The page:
The Cone - Panorama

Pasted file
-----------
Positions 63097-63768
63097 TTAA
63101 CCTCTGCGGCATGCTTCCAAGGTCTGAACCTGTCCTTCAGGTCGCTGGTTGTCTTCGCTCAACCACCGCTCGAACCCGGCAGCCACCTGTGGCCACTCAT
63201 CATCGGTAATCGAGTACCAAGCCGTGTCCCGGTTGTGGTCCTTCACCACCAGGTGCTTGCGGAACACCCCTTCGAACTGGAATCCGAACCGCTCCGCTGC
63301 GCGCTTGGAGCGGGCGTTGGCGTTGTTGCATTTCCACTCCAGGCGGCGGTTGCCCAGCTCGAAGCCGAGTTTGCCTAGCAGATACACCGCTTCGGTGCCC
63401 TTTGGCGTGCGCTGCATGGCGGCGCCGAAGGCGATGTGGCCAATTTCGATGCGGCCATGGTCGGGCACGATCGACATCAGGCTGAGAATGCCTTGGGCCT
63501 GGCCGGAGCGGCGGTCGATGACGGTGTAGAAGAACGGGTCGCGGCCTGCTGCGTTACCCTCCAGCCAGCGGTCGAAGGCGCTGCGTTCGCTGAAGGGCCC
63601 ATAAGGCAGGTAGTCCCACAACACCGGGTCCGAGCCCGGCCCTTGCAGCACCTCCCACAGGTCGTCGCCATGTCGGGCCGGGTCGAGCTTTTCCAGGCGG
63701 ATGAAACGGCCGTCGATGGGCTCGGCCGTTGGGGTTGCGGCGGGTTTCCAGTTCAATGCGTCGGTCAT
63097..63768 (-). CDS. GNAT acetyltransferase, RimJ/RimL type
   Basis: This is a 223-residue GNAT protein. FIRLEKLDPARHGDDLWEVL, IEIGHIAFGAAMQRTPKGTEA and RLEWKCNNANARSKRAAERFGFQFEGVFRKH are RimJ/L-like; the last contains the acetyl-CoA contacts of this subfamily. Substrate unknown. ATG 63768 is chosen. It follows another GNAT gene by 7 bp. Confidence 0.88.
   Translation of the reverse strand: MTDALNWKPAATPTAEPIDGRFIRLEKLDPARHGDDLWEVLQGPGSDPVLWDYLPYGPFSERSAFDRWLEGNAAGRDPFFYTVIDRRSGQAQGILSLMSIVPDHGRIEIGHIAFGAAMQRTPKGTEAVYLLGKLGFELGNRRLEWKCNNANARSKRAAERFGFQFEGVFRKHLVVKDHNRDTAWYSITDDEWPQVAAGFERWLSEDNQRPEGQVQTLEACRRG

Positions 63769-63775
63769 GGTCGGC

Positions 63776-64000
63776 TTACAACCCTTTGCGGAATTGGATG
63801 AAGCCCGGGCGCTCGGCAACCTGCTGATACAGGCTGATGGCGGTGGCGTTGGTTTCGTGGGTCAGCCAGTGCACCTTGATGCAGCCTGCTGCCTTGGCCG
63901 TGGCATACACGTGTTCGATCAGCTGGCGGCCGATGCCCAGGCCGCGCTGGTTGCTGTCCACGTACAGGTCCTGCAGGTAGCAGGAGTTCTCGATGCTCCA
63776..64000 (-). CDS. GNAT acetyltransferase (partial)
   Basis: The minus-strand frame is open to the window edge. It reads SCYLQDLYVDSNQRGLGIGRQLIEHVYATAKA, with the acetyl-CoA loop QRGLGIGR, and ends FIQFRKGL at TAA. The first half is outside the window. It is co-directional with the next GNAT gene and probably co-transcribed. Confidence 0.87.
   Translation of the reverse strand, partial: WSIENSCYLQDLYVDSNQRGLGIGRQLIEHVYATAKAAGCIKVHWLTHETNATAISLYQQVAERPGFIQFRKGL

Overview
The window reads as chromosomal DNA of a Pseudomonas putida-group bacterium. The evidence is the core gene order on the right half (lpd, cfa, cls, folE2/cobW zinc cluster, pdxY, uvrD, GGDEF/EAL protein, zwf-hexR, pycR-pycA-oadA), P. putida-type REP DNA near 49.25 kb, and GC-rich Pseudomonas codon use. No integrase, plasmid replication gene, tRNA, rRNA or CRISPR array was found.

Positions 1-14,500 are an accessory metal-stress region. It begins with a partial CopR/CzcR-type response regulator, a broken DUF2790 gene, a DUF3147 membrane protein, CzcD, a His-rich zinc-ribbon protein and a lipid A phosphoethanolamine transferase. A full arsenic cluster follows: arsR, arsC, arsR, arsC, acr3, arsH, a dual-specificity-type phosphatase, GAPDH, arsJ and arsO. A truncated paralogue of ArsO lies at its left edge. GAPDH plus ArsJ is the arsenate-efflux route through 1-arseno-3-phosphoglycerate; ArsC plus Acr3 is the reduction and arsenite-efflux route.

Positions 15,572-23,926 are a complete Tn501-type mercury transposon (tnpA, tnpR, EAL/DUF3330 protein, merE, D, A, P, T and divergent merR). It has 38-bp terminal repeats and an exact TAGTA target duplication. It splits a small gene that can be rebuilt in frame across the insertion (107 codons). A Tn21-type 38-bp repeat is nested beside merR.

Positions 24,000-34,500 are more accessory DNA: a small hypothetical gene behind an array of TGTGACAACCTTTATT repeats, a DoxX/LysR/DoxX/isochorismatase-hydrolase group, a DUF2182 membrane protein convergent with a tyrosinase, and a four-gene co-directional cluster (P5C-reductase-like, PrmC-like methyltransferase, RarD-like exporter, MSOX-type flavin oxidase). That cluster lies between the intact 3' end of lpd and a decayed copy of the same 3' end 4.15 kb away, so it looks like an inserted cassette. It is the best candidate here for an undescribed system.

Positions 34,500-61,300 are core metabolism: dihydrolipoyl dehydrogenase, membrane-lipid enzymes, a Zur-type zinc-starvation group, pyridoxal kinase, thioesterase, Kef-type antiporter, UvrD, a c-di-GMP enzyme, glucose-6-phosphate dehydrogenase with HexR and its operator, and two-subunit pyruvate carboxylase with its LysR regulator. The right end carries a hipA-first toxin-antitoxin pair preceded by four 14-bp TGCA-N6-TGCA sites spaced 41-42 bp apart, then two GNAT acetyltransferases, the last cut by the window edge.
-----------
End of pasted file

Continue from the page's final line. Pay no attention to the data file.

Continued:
The road atop Gruver’s Mesa crosses an old landing strip that has mostly grown over with brush. In the satellite photos, it looked like the road ended at the west end of the mesa, but I wasn’t able to drive that close. There was a narrow ridge that the road crossed about 0.15 miles from the end, but it had washed out a bit and I didn’t dare drive across it. We parked just before the washout and ate lunch since it was nearly 1:00 pm, then filled up our water bottles and set out on foot. I didn’t want to push the boys too hard, so I told them that we could stop hiking and head back to the truck anytime they wanted, and I half expected them to see the route down to the Cone and want to turn back right then. I was very surprised when both of them saw what we had to hike down, and they both still wanted to go there, even after I reminded them that we would have to hike back up the ridge we were about to hike down. I expected it to be difficult finding a route down to the Cone, but the “road” actually continued down most of the way, apparently a remnant of mineral/oil exploration from many decades ago. We had to pick our way down a series of ledges near the bottom of the mesa, but it wasn’t anything that a five-year-old couldn’t handle.